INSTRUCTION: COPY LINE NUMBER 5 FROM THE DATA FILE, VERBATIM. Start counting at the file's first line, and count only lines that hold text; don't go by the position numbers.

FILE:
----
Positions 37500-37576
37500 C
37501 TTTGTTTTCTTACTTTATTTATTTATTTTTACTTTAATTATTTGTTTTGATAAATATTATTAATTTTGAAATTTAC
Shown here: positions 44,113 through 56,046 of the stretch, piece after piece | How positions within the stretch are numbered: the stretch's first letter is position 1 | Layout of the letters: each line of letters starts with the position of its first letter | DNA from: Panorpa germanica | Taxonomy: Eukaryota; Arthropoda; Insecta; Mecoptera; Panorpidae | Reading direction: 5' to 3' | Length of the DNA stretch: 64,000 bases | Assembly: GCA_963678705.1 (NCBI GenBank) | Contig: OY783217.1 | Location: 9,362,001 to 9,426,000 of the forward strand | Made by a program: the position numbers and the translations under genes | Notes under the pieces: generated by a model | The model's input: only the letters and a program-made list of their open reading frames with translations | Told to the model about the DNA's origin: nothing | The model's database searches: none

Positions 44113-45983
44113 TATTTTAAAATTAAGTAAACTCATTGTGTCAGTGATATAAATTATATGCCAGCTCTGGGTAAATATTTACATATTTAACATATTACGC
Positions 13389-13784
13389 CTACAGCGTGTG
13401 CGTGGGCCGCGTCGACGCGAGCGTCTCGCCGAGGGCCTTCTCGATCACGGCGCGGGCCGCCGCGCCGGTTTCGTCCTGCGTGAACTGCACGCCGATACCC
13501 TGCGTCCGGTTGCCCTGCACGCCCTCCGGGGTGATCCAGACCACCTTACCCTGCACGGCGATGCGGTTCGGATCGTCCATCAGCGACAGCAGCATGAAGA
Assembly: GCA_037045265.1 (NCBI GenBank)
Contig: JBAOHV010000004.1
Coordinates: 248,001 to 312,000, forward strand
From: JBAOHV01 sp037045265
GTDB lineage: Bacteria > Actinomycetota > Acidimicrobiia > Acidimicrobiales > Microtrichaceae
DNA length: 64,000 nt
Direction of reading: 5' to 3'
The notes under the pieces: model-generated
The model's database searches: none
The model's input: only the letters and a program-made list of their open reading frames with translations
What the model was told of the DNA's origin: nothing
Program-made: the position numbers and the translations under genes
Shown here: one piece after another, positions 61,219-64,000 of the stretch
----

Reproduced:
Positions 44113-45983